Thousands of lives are saved every year if the government reduces air pollution to a legal level, a coalition of scientists and environmental groups claim

Air pollution can significantly increase the risk of death of babies in their first year of life, according to a major study.


Researchers followed nearly 2001 million children born in England and Wales between 2001 and 2012.

They found that babies in the most polluted areas had a 30 to 50 percent greater risk of dying due to any cause by the age of one.

Air pollution can increase the risk of death in babies & # 39; s by up to 50 percent, a survey of 8 million children has discovered

Air pollution can increase the risk of death in babies & # 39; s by up to 50 percent, a survey of 8 million children has discovered

Britain's worst pollution hotspots were outside London's Earls Court tube station, where the annual average was 129.5 micrograms per cubic meter of air. That is threefold that of the 40 mcg limit of the World Health Organization, according to research last month

Britain's worst pollution hotspots were outside London's Earls Court tube station, where the annual average was 129.5 micrograms per cubic meter of air. That is threefold that of the 40 mcg limit of the World Health Organization, according to research last month

Britain's worst pollution hotspots were outside London's Earls Court tube station, where the annual average was 129.5 micrograms per cubic meter of air. That is threefold that of the 40 mcg limit of the World Health Organization, according to research last month


Experts have long warned that air pollution poses a health risk, but the new study contains some of the most grim findings so far of the extent of that damage.

Scientists say that the microscopic particles emitted by cars and industry are inhaled deep into the lungs and enter the bloodstream.

From there, it can cause heart disease and lung cancer later in life, as well as lung infections such as pneumonia.

The observational study gave no reason why the children would die earlier.

Researchers at the Cardiff University School of Medicine discovered that three separate air pollutants all independently increased the risk of death of babies.

The main culprits were nitrogen dioxide (NO2), sooty smog that was pumped away by old diesel cars – known as suspended particles (PM10) – and sulfur dioxide (SO2).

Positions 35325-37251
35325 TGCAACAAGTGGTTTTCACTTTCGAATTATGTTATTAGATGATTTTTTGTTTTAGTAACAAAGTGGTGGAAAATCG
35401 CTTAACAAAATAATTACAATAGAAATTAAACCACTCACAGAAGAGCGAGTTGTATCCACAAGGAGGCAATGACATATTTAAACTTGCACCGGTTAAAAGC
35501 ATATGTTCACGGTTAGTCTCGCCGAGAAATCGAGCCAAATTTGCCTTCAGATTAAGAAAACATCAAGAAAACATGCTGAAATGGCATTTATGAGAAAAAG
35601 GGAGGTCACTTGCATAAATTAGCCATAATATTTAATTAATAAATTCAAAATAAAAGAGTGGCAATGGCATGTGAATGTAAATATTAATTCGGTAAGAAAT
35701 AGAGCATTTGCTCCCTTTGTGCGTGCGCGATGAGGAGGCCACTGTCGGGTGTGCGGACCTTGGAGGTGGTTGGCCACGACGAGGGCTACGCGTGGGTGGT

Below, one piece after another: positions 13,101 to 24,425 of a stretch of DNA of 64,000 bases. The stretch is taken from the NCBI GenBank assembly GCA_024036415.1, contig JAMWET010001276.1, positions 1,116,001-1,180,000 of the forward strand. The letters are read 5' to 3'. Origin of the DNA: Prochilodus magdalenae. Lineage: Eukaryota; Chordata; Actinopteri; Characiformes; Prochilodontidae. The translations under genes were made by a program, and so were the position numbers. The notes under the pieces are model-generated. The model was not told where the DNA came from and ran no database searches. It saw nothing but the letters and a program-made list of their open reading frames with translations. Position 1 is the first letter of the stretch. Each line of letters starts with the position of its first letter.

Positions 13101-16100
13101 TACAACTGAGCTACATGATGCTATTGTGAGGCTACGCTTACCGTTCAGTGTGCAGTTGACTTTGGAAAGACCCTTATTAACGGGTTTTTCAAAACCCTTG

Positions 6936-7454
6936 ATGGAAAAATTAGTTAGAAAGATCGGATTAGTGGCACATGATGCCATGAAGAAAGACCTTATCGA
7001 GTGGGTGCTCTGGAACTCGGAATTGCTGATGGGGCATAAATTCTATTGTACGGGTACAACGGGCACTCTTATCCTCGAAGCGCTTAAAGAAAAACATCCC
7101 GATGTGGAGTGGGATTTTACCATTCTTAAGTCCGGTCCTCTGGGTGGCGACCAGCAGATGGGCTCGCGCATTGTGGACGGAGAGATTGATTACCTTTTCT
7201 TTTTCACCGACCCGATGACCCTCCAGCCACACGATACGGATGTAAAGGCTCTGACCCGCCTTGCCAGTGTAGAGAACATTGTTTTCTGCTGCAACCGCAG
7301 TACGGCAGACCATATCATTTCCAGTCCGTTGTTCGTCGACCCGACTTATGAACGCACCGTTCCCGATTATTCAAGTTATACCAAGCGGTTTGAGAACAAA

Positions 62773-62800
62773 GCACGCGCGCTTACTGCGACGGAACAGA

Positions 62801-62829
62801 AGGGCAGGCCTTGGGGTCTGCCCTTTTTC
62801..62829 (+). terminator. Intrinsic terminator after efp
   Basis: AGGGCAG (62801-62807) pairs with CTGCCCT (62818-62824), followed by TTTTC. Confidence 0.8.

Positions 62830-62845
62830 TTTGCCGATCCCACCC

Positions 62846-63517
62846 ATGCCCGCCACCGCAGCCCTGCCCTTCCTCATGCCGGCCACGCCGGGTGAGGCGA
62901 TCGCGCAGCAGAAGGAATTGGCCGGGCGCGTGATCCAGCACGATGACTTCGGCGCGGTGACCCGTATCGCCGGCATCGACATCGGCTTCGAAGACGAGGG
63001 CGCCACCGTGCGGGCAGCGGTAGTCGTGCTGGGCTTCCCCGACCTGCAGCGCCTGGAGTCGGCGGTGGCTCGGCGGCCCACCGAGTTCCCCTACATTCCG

NO2 and PM10 are mainly released from traffic, while SO2 is produced by burning fossil fuels such as coal, oil and gas.


The research team used the British Office for National Statistics to analyze data of 7,984,366 live births and deaths in England and Wales over the 12 years.

They divided the country into approximately 35,000 small areas, each with a comparable population of 1,500 inhabitants or 650 households.

Researchers then used average annual pollution data from the Ministry of Environment, Food and Rural Affairs.

The team, led by Dr. Sarah Kotecha, calculated how much pollution each area was exposed to before it was linked to death rates.


Air pollution in the UK was labeled in September as a & # 39; national shame & # 39 ;.


Figures for 2017 showed that 37 of the 43 air quality zones in the UK had illegal levels of nitrogen dioxide pollution, the same number as the year before.

Annual average levels of the pollutant from exhaust gasses dropped in most places, government figures revealed and ClientEarth environmental legislation.

But levels are still more than double the legal limit in Greater London and also well above the limit in areas such as South Wales, West Midlands, Glasgow and Greater Manchester.

Brighton, Worthing and Littlehampton in West Sussex – an area that was declared legal last year – again crawled to just below the threshold, the statistics show.

The UK has crossed EU pollution limits for nitrogen dioxide, a large proportion of which come from diesel vehicles, since the rules came into force in 2010.